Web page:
The author apologised for the death of the much loved character, as fans marked the anniversary of the fictional battle.
Harry Potter fans are today marking the 18th anniversary of the Battle of Hogwarts, which took place on May 2nd 1998. To mark the anniversary, author Jk Rowling has apologised to readers on Twitter, for the death of much-loved character Remus Lupin, who was killed by a Death Eater during the battle.
JK Rowling has apologised for the death of Remus Lupin.
‘Once again, it's the anniversary of the Battle of Hogwarts so, as promised, I shall apologise for a death. This year: Remus Lupin,’ Rowling tweeted. ‘In the interest of total honesty I'd also like to confess that I didn't decide to kill Lupin until I wrote Order if the Phoenix.’
‘Arthur lived, so Lupin had to die. I'm sorry. I didn't enjoy doing it. The only time my editor ever saw me cry was over the fate of Teddy.’ Rowling then retweeted a fan who had written ‘Remus is and always will be my favourite character in the Harry Potter universe,’ with the author calling it ‘The best tribute he could have.’
The Battle of Hogwarts takes place in the final Harry Potter novel, The Deathly Hallows and featured a number of high-profile casualties. Lupin was killed by Death Eater Antonin Dolohov and his wife Nymphadora Tonks was killed by Bellatrix Lestrange, leaving their son Teddy an orphan.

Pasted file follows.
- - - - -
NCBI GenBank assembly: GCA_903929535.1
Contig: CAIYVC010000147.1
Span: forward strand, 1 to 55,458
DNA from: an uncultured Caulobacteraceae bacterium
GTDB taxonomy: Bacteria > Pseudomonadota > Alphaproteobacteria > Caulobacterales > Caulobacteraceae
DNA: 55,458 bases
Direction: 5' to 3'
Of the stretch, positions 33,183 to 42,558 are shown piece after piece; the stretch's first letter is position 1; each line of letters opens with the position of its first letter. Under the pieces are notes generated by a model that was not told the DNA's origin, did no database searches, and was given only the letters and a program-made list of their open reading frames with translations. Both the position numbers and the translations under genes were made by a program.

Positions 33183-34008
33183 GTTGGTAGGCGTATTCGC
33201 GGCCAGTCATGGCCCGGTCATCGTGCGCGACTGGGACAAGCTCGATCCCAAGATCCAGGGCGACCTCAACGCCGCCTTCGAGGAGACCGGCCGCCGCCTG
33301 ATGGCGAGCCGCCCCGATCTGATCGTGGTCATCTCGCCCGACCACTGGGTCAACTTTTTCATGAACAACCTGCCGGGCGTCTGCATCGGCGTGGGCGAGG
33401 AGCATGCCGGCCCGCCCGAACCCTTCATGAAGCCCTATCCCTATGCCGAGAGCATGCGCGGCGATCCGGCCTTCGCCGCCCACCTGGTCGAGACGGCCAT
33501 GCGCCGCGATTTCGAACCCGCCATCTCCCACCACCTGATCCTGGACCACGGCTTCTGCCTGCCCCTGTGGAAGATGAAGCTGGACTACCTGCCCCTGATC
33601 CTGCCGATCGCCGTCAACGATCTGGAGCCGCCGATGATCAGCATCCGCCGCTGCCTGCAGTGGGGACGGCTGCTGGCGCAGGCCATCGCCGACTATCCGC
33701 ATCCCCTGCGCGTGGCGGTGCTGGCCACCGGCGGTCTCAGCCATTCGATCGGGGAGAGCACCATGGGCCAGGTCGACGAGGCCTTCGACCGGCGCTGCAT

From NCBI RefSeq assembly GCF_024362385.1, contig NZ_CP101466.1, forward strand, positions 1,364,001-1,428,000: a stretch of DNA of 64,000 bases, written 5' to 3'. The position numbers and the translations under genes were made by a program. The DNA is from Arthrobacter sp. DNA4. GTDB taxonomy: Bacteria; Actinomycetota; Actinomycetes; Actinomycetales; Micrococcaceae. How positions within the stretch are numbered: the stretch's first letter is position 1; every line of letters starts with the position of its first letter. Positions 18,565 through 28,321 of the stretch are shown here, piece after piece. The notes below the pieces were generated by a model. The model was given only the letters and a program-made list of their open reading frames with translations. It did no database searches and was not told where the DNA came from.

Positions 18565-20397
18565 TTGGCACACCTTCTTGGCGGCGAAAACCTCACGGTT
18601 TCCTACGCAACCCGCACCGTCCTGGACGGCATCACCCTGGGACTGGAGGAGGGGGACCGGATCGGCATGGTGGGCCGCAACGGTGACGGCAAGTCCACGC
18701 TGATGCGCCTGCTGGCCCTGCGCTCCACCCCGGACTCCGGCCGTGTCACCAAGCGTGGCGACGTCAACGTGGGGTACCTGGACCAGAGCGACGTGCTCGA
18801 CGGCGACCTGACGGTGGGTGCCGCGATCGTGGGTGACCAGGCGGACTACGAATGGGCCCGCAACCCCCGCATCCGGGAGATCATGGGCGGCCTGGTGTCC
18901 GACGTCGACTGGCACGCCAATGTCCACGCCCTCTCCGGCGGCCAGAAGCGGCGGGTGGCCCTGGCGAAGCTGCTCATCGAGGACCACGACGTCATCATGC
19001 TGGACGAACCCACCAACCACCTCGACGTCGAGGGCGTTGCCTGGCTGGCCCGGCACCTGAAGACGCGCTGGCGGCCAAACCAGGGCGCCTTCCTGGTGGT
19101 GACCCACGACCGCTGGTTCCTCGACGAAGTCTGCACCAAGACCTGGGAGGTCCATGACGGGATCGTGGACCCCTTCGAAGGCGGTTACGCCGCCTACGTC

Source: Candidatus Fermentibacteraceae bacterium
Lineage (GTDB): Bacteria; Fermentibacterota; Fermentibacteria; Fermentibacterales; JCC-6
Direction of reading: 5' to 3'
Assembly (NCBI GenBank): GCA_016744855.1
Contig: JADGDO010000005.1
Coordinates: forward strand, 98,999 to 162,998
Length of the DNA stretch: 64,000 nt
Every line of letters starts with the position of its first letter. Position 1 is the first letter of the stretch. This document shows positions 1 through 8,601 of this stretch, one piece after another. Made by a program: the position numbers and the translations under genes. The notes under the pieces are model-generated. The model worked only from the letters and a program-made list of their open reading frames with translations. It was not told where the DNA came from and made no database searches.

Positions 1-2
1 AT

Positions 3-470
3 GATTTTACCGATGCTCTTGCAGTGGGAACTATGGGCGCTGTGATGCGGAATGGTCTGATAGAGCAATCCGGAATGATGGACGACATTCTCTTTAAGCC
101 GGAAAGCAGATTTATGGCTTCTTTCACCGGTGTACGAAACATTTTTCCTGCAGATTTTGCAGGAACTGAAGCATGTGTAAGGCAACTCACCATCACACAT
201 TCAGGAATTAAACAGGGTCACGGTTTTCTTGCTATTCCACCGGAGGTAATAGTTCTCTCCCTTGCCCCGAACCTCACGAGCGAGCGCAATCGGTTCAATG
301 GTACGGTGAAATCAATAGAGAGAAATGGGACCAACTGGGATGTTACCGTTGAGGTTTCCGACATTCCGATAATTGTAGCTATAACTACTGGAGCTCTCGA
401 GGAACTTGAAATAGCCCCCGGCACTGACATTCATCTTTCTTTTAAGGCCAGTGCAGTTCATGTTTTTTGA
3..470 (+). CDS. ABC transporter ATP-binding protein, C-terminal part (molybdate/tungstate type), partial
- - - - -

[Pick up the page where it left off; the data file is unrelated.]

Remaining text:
The battle also saw the end of Severus Snape, Fred Weasley and Lord Voldemort. Back in 2007, Rowling admitted that she hadn't originally intended to kill Lupin, instead if was meant to be Arthur Weasley.
“If there's one character I couldn't bear to part with, it's Arthur Weasley,” Rowling said. The author then added that she had wanted to kill a set of parents in the final book, to echo what had happened to Harry.
“I think one of the most devastating things about war is the children left behind,” Rowling said. “As happened in the first war when Harry's left behind, I wanted us to see another child left behind. And it made it very poignant that it was (Teddy) their newborn son."